Life after death. It seems such an obvious contradiction when written out in simple words. Living after you have ceased to live. Seems as if it shouldn't even require discussion. Yet billions of people across the globe from hundreds of different cultures and religions believe in just such a thing. Our senses reveal to us the evidence of life's cessation. We see the heart stop beating, the lungs stop inhaling and exhaling. We can measure brain activity as it dwindles to a halt. Yet we still believe that life continues. We believe without any evidence to support this belief. Those who do believe this seemingly unbelievable idea say that no one really knows for sure. All we have is our faith to show us the way. Is that really all we have? I beg to differ. They point to the lack of evidence against an afterlife. Lack of evidence? Really? I would suggest to you that there is now and has been for several centuries enough evidence to completely debunk the myth of the afterlife. If you have anything close to an analytical mind and you are at all open-minded and you wish to maintain your illusions than do yourself a favor and read no further. Consider this like a movie thread with spoilers in it. Because I intend to tell you exactly how this movie will end and I don't want to ruin it for those who need their illusions. I am well aware that for many many people their faith is necessary to them, something they could not imagine living without. I am not so cruel as to wish to snatch the life preserver from a drowning man. But those of you of strong faith who are already one-hundred percent committed to the conclusions you have reached through faith, who are well-skilled in the art of believing without evidence and against all contradictory evidence may well enjoy this journey and since faith has always been an effective weapon against knowledge I'm sure you will come through this unscathed. Those of you who are truly open minded and not committed to any one conclusion, but are open to all ideas may find this helpful in figuring out your own life philosophy.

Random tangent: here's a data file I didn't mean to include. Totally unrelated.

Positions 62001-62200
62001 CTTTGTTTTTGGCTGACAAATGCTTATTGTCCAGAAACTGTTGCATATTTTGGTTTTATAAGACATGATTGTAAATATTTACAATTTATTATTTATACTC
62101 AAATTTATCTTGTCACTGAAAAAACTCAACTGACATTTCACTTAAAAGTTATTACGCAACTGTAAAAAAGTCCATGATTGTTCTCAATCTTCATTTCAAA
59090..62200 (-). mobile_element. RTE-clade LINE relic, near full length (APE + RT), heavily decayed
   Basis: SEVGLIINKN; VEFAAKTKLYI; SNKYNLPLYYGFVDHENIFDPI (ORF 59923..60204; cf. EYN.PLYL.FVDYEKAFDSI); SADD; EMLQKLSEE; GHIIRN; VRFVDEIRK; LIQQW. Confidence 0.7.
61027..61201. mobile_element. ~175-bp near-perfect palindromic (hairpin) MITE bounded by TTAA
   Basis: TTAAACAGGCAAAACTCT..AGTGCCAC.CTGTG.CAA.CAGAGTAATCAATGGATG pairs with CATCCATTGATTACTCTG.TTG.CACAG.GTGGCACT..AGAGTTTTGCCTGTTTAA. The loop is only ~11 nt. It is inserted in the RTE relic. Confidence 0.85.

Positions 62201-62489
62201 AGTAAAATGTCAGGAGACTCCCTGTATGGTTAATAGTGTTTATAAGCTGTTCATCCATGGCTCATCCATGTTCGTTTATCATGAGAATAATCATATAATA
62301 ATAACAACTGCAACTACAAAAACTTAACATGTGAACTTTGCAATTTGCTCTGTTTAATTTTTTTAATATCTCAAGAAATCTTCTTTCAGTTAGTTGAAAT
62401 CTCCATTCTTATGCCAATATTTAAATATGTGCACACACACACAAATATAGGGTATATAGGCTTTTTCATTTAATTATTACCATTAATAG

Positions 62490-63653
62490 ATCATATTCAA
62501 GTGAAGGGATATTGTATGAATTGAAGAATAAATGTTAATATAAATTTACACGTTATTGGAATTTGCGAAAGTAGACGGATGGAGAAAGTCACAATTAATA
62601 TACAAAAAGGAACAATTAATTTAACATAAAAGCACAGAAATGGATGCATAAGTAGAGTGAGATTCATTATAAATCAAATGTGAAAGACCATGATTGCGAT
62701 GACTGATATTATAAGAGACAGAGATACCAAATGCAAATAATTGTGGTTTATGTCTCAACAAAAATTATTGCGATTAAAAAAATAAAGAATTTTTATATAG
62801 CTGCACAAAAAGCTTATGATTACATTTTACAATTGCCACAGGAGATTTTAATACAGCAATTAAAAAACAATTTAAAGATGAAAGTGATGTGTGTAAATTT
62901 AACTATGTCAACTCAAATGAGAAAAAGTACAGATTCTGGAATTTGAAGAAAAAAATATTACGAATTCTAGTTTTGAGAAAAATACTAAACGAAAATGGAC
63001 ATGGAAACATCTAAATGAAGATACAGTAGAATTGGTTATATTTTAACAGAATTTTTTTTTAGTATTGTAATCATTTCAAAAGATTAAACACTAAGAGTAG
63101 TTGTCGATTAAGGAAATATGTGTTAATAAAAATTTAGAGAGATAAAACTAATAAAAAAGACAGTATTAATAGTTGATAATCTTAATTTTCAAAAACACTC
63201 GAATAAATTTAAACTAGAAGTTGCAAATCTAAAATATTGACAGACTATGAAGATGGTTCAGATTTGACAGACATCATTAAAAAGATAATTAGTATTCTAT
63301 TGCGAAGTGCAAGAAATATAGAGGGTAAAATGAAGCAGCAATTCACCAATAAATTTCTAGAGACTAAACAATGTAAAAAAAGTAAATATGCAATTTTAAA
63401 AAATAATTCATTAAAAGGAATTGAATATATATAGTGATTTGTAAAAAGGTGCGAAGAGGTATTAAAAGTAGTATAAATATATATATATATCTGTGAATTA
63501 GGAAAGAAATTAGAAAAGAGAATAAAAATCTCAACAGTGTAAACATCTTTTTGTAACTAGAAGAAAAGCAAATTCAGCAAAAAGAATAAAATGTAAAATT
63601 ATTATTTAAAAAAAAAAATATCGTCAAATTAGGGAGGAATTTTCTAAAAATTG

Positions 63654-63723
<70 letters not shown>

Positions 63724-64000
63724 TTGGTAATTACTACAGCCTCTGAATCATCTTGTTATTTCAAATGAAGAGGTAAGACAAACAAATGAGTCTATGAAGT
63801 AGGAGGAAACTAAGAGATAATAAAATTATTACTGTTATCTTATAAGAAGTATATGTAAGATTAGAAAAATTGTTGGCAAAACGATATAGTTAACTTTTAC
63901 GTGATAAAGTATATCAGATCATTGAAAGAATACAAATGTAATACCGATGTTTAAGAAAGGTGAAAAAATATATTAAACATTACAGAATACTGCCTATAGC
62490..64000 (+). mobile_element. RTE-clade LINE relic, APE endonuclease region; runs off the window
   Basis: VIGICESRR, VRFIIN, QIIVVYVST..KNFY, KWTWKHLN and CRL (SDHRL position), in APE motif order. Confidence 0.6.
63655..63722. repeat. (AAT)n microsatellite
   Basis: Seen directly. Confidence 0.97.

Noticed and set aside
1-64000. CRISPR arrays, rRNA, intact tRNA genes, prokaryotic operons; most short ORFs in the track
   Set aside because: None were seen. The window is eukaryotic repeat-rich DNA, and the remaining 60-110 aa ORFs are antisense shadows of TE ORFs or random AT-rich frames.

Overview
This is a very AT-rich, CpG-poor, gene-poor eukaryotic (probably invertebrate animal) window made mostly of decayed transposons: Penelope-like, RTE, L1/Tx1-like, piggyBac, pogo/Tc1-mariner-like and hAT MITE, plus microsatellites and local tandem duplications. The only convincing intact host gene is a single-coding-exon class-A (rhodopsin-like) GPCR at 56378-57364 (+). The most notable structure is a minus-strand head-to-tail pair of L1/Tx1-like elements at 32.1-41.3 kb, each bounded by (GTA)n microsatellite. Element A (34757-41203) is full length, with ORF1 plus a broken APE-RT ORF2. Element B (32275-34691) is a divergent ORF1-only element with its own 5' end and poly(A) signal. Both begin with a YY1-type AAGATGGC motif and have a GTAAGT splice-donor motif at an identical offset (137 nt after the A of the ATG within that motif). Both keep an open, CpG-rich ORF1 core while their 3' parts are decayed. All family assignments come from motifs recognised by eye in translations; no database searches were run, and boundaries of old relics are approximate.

First we must agree on exactly what we mean by life after death. Obviously we are not talking about the heart pumping, lungs breathing, growing and reproducing, type of life as it is defined on this planet as we can all safely agree that this does come to an end. For the purposes of this argument we will agree that we mean consciousness after death. Consciousness after the body has been annihilated, brain and all. This theory rests on the belief that the brain is not the seat of consciousness but rather the "soul" is that part of ourselves from which all of our drives, desires, instincts, emotions, and awareness originate and where our memories and personalities are stored. This soul is said to be something non-physical which cannot be physically unmade thus allowing for the consciousness to continue after the destruction of the flesh. If we can agree on that than we have a place to start and here's the first question you must ask yourself:
"How is consciousness achieved? How are you conscious of these words on this screen, the keyboard at your fingertips?"
Of course the answer is because you can see this screen. You can feel the keyboard beneath your hands, hear the click of the keys as you strike them. You can perhaps even smell the plastic from which your keyboard and much of your computer is composed. Baring these senses you could even taste the metals and plastics to confirm the existence of your computer. You are conscious of this computer the same way you are conscious of all things, because you can taste, touch, see, feel, and hear it. Consciousness is a product of the senses, senses which are all destroyed when your flesh decays and rots from the bone.